An important novel feature of my bag is the manner in Iwhich a portion only of one side or edge of the bag is provided with an'opening of such character as to prevent the'eg'ress'therefrom of articles onceenclosed and, at the same time, leave substantially the whole area of the bag available as washing surface through which the water may readily pass. Y
Another object of my invention is to design suchabag as that described of generally rectangular form, having at least three edges completely closed and the fourth edge closed adjacent both .corners and Iopenfv therebetween, with a seriesof fastening means along said open portion v released and of such character as will notv interfere withthe washing operationv in automatic machines,
In the drawings, Figure l is a perspective side elevation with the edges of the opening laid back means.
Figure 2 is an enlarged View of a portion of the bag at the open end, showing in greater detail construction at the mouth end of the bag.
Figure 3 is a fragmentary view comparable'to Figure 2, illustrating a zippertype fastening for the mouth of the bag.
Describing my novel structure in detail, it may be noted that the bag generally indicated at 2 is of rectangular form vwith the opening orvr mouth 4 at the top thereof. As illustrated, said bag may be formed of a single piece of materiall folded upon itself at the bottom `edge 6 and stitched or overcast at rthe opposite sides thereof as at 8 and I0. The top corners, as at I2 and I 4, are lockstitched inwardly along theupper edge thereof so that they will beclosed'and the mouth 4 may 3 bag. Along the inner and oppositely facing edges of the mouth |4 may be rmly secured as by a lock-stitch as at lli and I8 (Figure 2) a tape 20 formed of closely woven material, the stitching at the ends of said tape carryinginto the portions l2 and I4 at the opposite sides of the mouth 4 and the ends of said tapes being secured by the stitching at I2 and I4. The tape 20 at one side of the mouth may have a series of snapper buttons 22' evenly spacedY therealong and the Vopposite tape may likewise have equally spaced therealcng snapper eyes 24. Both portions of the snappers 22 and 24 are so enclosed within thev tapes 120 that the only projecting parts are the button portions 22 which snap into the eyes 24. No other metal is exposed and these 'buttons,.of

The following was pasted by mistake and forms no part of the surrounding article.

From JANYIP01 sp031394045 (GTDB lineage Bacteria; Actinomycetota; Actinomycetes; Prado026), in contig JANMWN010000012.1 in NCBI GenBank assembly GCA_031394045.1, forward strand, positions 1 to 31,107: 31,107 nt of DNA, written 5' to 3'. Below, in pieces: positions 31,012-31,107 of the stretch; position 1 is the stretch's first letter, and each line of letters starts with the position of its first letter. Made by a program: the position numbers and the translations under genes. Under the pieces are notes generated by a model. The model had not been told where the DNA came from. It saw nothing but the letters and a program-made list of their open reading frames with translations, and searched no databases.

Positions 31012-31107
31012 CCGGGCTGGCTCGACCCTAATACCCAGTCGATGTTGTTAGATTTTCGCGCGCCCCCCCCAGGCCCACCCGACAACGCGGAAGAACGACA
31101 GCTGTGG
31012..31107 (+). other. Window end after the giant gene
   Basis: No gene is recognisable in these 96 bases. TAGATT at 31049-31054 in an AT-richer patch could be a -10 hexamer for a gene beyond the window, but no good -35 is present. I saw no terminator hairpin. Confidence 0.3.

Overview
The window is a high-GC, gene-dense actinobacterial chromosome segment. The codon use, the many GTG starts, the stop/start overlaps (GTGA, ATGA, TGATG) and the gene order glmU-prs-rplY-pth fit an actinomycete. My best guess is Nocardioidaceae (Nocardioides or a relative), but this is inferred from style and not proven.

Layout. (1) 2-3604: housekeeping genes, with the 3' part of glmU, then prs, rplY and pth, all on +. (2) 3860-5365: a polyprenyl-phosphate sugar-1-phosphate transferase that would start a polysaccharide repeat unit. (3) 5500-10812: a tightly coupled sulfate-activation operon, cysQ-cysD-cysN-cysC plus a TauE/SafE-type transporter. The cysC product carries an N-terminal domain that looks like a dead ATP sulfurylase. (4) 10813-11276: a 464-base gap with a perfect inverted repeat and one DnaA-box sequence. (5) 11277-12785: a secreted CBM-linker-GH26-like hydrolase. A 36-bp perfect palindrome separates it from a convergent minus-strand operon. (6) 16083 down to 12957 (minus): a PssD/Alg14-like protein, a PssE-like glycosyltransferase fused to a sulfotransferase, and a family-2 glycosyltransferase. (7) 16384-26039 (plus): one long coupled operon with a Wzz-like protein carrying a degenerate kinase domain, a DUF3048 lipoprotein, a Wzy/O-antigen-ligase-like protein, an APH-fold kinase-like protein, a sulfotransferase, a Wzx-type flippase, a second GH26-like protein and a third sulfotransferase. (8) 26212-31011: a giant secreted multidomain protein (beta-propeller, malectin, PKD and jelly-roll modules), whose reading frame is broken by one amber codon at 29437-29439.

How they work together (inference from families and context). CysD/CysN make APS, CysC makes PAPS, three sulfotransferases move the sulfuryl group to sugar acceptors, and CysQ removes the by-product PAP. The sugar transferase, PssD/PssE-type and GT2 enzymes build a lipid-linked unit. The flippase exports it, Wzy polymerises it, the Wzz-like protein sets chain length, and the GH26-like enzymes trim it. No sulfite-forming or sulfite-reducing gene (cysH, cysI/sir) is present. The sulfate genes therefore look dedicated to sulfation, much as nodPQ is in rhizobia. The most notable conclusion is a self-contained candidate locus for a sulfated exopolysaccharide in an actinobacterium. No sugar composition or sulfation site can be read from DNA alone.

course, are also enclosed when thebag. has been shut and is ready to place in the Washing machine.
The open-mesh .character of the. material of which 4the -bag is formed isvvel-lillustrated-at 26 in. which it may be seen,that, I have illustrated a material which is relatively loosely woven in order to accommodatethe free-flow of the water therethrough as ,above described, AlthoughA I have illustrated a Weave in which the warp and ,the woof each consists of a plurality of threads relativelyclose together and separated `from the next similar group-bye. relativelywide space, nevertheless, it: willbe understood that vary-ing formsof warp and Woof arrangements may be permitted, providing .sufficient open space is afforded .to-- accomplish theV purposes above set forth.
course, that the materialofwhich the Abag isA con-l By this means, no metal whatsoever is bunching, gathering or vfolding .overat one end ``35 An important feature of my novel bag is the structed may be foldedlengthwise or crosswise of the bag. If it is. folded lengthwise, as illustrated in Figure 1, stitching will be necessary at both sides and along the opposite edges of the top. If it is. folded crossvvise, stitching will be required. along thebottom, along oneside and at opposite, edges of the top.v It Will be readily apparent to those skilled in the artv that economy of certainwidth material may be secured by folding in one direction and of a different width of material may bev had by folding 'in the other" direction, depending upon the size or sizes of the bags desired to be formed and the widthsof the various types of materialbeing used. I